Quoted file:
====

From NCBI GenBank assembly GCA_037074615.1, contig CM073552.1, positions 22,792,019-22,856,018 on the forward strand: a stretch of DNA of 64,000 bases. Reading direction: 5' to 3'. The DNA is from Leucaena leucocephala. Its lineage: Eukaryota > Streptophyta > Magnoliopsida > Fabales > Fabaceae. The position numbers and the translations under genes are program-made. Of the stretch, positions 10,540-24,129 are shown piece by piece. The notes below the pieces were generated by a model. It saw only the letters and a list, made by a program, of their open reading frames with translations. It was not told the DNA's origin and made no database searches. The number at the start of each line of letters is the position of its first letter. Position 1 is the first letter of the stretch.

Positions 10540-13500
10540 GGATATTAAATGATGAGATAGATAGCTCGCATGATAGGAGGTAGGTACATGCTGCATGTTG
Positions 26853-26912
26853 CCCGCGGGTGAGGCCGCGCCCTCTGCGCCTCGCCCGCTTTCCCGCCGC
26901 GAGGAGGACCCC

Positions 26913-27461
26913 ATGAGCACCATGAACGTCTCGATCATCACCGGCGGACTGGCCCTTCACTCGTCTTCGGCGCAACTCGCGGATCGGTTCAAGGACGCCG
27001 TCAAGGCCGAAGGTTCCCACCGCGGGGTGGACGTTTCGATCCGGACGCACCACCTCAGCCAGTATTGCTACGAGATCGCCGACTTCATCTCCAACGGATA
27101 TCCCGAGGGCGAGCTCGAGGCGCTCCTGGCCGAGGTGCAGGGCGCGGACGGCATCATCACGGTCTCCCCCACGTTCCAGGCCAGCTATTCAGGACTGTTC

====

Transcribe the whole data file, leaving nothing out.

From NCBI GenBank assembly GCA_037074615.1, contig CM073552.1, positions 22,792,019-22,856,018 on the forward strand: a stretch of DNA of 64,000 bases. Reading direction: 5' to 3'. The DNA is from Leucaena leucocephala. Its lineage: Eukaryota > Streptophyta > Magnoliopsida > Fabales > Fabaceae. The position numbers and the translations under genes are program-made. Of the stretch, positions 10,540-24,129 are shown piece by piece. The notes below the pieces were generated by a model. It saw only the letters and a list, made by a program, of their open reading frames with translations. It was not told the DNA's origin and made no database searches. The number at the start of each line of letters is the position of its first letter. Position 1 is the first letter of the stretch.

Positions 10540-13500
10540 GGATATTAAATGATGAGATAGATAGCTCGCATGATAGGAGGTAGGTACATGCTGCATGTTG
Positions 26853-26912
26853 CCCGCGGGTGAGGCCGCGCCCTCTGCGCCTCGCCCGCTTTCCCGCCGC
26901 GAGGAGGACCCC

Positions 26913-27461
26913 ATGAGCACCATGAACGTCTCGATCATCACCGGCGGACTGGCCCTTCACTCGTCTTCGGCGCAACTCGCGGATCGGTTCAAGGACGCCG
27001 TCAAGGCCGAAGGTTCCCACCGCGGGGTGGACGTTTCGATCCGGACGCACCACCTCAGCCAGTATTGCTACGAGATCGCCGACTTCATCTCCAACGGATA
27101 TCCCGAGGGCGAGCTCGAGGCGCTCCTGGCCGAGGTGCAGGGCGCGGACGGCATCATCACGGTCTCCCCCACGTTCCAGGCCAGCTATTCAGGACTGTTC